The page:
I’ve been practicing yoga for about 10 years now. For the first 8 years, you can say that I was pretty much obsessed with the power Vinyasa style. More recently however, I’ve begun to dabble in various different styles of yoga including, but not limited to Iyengar, Sivananda Hatha Yoga, Jivamukti, Vini Yoga, Yin Yoga and Anusara. Some may say that being involved in the different styles and different philosophies waters down my commitment to each, but I disagree. Students come to my classes from different backgrounds and practices. I want to understand where they come from and what they practice. I love incorporating aspects of the different philosophies into my teachings because I believe there’s truth in all of them. That’s why, when Yuri approached me last week to ask whether he could teach a Kundalini Yoga class, I jumped at the opportunity to again expand my knowledge and understanding of yet another yoga perspective.
Of all the yoga styles and philosophies that I’ve encountered, Kundalini Yoga has always peaked my curiosity. It’s quite different from the Hatha and Ashtanga yoga lineage. I’ve also heard the claim that one Kundalini class is something like ten times more effective than other forms of yoga in stimulating change in a person’s life. So yesterday morning, I went to find out for myself.
Before I get into the specifics of the practice, I’d like to clear up one minor detail – one that tends to confuse people. As the goal of all yoga practices is the union of the Shiva and Shakti aspects, representing consciousness and creation, which is triggered by the awakening of Kundalini energy, a dormant potential force that lies at the base of the spine, all yoga is essentially Kundalini yoga. However, in this case, I’m referring to the “Kundalini Yoga as taught by Yogi Bhajan,” who brought the practice to the west in the late 1960s.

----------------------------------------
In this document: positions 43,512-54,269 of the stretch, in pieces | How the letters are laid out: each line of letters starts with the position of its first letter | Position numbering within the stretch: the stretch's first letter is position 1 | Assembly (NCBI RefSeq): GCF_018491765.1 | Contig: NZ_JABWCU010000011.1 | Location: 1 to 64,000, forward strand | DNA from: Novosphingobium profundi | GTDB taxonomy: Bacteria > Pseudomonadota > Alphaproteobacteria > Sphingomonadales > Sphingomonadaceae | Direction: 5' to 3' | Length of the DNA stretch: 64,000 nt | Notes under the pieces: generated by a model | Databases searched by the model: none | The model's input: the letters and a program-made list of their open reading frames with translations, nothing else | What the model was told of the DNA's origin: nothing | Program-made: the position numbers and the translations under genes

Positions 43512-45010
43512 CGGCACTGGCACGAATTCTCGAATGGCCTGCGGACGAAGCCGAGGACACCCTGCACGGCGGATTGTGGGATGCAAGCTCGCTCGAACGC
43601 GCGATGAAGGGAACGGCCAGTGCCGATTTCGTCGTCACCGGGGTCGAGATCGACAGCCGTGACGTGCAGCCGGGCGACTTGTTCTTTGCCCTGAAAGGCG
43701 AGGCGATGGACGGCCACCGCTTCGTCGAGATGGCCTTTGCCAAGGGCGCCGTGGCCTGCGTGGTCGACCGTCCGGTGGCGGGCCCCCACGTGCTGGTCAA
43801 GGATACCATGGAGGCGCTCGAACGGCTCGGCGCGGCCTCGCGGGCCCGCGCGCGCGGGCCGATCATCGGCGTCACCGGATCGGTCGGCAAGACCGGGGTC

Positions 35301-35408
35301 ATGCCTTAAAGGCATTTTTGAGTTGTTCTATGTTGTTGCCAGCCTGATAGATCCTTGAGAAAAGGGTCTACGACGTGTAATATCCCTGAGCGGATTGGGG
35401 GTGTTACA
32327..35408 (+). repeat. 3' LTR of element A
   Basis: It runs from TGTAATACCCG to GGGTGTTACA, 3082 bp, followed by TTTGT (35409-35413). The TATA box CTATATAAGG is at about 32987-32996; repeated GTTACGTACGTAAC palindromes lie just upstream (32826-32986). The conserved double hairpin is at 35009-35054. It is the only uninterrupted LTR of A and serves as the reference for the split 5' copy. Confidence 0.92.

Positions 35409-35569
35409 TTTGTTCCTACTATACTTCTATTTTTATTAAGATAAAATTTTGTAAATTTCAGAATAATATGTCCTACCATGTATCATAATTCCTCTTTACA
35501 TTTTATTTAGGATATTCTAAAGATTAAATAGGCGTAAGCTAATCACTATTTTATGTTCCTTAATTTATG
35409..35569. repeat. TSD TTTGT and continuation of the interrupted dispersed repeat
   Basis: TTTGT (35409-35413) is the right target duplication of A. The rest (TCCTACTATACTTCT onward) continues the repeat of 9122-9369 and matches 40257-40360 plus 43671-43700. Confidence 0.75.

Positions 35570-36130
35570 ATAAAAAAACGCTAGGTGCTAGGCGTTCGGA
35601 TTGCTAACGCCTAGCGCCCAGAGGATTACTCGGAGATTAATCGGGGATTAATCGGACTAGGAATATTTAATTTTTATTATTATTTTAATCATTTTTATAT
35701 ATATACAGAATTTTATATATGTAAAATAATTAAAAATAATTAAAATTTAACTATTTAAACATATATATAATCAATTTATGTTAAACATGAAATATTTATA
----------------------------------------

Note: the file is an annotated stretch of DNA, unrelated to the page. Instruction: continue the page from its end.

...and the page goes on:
Now, to the practice. We began with a short meditation while repeating the mantra “Ong Namo Guru Dev Namo” to open the heart and empower us through our practice. Then began a series of short repetitive movements accompanied by the “breath of fire,” which is a little bit like controlled hyperventilation. I found the movements to be similar to some of the Vini Yoga movements that I’ve practiced before, but much faster. A simple example of one of these movements is taking your fingers to the shoulders with the elbows lifted to shoulder height. Inhale as you turn the entire torso, head and neck to the left. Exhale as you turn to the right. Now repeat this fast while using the breath of fire for about a minute and a half. Try it. It’s a lot harder than it seems, but somewhere between the burning shoulders, the focus on the area of the third eye and the breath of fire, I felt energy being released inside my body.
Okay, maybe it was the light-headedness that resulted from the hyperventilation, but through the movements and breathing and focus, I experienced a complete release of all the tension that I’d been holding on to all week. I shrugged it out through my shoulders, chopped down my obstacles with an invisible sword, released my fears through my breath and let all the worries escape by focusing on the light between my eyes. When it was all done, I laid down in Savasana and let the emptiness sweep over me.
I won’t vouch that everyone who attended class yesterday morning felt like this, although I’ll bet there are at least a couple of sore shoulders out there. Do I think I’ll be enlightened ten times faster? I’m not sure, but I do know that this certainly will not be my last Kundalini Yoga class. I’d like to thank Yuri for teaching such a great class!
Blog post by Julie (juliehana.com)